Friday, 16 June 2017

Barcelona Day 4

The Historical Archive of the Hospital de la Santa Creu i Sant Pau,which conserves documents dating back to the fifteenth century and earlier, is one of the most important hospital archives in the world today. The Hospital came into being in 1401 with the merging of the six hospitals in the city of Barcelona at that time. Santa Creu, the Hospital of the Holy Cross, as it was called in those days, was right in the centre of the city, in what is now the Raval district, in one of the most important examples of Catalan Civil Gothic architecture.

You can only be in awe and appreciate the foremost work of Lluís Domènech i Montaner, one of the most important architects of Modernisme, the Catalan Art Nouveau, and the product of one of the most outstanding rehabilitation processes of recent years, of one of Europe’s oldest healthcare institutions. Built between 1902 and 1930, it was home to the Hospital de la Santa Creu I Sant Pau from 1916 to 2009. In 2009 once all the patients and medical services had been transferred to the new Hospital, the site underwent a process of restoration.

Each building had a specialty it cared for and underground tunnels connected the various buildings and allowed access to the gardens for recuperating patients.

This was the first pavilion to take in patients in 1916. Now displaying an exhibition of modernism and Domenech I Montaner.

I found it interesting that here I find the Cathar Cross which I had journeyed with through France here in Spain in a hospital.

In its different formats and uses, ceramics introduce the colour that brings a spectacular note of brightness and a calculated does of vitality to the entire complex.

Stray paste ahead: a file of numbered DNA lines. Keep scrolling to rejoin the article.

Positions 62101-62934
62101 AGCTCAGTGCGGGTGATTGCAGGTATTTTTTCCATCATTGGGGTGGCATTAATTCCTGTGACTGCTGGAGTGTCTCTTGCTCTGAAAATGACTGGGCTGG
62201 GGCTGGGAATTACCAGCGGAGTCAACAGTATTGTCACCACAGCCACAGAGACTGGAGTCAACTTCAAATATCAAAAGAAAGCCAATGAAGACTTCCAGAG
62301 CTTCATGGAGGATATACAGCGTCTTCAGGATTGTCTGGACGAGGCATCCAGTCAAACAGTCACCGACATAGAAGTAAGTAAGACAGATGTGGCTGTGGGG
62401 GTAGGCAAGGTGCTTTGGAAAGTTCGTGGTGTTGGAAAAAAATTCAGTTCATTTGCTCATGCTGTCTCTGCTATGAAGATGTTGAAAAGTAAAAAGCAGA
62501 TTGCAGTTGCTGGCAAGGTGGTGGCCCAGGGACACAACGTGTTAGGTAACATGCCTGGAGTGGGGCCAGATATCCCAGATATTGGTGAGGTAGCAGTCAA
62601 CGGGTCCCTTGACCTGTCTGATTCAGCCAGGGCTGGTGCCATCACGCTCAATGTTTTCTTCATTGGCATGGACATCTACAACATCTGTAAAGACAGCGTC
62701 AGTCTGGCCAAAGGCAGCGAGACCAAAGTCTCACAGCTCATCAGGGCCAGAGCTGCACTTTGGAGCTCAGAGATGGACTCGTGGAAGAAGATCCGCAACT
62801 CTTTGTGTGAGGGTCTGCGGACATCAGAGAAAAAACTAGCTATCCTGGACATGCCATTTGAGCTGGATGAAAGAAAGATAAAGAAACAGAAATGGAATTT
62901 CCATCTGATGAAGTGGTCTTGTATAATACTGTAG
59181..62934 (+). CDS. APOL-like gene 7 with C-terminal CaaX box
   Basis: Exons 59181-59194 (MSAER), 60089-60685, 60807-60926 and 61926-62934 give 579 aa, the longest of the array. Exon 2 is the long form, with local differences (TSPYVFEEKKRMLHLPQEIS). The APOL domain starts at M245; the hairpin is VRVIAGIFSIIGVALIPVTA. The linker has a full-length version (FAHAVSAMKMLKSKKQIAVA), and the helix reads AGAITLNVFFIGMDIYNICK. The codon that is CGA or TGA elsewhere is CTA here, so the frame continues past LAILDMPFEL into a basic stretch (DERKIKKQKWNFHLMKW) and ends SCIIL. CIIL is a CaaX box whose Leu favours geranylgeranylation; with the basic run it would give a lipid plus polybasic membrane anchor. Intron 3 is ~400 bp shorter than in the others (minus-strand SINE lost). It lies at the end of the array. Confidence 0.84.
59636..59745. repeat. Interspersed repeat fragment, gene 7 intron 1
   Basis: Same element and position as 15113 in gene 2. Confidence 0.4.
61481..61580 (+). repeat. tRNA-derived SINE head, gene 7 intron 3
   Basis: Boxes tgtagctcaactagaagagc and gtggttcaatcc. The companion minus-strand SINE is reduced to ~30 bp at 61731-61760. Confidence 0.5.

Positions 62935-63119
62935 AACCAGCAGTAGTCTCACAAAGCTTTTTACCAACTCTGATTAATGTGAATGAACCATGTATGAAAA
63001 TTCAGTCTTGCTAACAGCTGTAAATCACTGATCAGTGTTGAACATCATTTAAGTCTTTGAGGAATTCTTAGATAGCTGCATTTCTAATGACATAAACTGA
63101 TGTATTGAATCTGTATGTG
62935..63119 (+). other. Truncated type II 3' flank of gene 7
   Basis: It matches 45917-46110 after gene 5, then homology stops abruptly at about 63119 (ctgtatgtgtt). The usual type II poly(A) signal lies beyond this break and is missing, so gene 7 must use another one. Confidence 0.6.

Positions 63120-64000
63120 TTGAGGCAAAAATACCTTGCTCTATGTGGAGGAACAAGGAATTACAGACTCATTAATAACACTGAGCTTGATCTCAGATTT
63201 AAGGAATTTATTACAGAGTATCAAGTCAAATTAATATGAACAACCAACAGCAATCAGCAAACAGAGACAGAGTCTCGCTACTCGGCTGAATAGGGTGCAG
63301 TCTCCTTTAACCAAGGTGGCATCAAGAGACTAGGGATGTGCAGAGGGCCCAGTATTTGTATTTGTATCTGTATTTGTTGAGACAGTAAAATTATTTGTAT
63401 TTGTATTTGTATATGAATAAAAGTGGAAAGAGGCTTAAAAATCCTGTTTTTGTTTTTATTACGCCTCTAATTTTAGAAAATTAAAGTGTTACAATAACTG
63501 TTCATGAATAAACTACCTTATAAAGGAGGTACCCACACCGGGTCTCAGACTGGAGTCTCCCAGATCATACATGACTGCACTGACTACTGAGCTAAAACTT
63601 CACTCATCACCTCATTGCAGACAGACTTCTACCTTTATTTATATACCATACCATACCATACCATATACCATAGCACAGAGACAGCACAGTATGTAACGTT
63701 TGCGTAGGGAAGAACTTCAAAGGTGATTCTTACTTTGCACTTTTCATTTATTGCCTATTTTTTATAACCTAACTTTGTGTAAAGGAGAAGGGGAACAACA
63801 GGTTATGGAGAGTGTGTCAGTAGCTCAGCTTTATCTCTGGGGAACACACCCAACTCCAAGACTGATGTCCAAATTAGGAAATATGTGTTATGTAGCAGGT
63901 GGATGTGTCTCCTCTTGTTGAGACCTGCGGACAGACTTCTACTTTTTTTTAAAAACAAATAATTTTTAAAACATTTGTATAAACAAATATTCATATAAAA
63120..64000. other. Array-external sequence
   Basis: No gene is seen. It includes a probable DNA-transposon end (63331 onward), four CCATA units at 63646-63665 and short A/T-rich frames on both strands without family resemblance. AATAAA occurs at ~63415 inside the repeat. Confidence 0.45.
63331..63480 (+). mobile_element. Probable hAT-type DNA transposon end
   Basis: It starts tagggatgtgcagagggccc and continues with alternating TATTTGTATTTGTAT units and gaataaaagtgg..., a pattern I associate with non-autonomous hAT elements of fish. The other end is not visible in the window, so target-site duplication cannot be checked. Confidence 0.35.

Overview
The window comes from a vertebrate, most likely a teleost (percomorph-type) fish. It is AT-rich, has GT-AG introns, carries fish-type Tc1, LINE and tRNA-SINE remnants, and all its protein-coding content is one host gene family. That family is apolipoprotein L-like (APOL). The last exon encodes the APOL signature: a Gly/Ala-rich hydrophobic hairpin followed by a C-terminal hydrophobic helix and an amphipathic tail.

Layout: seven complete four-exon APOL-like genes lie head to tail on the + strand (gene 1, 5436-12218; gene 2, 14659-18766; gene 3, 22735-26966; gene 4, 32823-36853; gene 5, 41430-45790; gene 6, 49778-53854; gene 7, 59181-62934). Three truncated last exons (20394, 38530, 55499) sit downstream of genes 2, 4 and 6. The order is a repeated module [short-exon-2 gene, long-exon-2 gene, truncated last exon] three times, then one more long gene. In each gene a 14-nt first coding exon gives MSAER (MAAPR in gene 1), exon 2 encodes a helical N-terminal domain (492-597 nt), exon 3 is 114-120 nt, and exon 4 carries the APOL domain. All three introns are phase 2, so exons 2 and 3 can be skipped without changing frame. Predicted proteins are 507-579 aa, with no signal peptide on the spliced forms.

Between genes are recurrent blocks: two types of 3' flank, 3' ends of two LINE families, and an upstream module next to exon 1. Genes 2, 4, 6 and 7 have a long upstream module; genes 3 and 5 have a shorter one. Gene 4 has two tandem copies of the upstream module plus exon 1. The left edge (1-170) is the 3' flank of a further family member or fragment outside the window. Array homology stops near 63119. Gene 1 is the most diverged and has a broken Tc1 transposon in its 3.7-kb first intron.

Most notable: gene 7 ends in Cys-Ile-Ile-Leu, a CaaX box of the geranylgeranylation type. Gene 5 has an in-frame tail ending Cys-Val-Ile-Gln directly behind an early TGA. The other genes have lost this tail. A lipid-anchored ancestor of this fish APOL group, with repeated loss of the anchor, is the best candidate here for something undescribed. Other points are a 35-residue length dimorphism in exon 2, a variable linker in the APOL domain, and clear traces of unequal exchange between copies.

The roof detail in the ceramics is just extraordinary.

Ceramics and sculpture combine harmoniously in this building the Operations House. The names in the facades belong to distinguished doctors. The large hall with glazing in the part at the back was the principal operations theatre.

Like all of Domenech I Montaner’s projects, the Art Nouveau Site is full of symbolic connotations. Good and evil, health and sickness, are present in the form of angels, gargoyles and other sculptural figures.

Looking towards the convent, kitchens and pharmacy.

The tunnel network of underground passages connecting all the pavilions was an innovation in the hospital architecture of the time. These were the arteries through which the installations of the architecture complex ran.

The Administration pavilion, the largest and most richly decorated building. The architect made it a unique and highly symbolic element in the architectural complex. 

Looking out the main windows of the Administration Building down to road which leads to the Sagrada Familia. 

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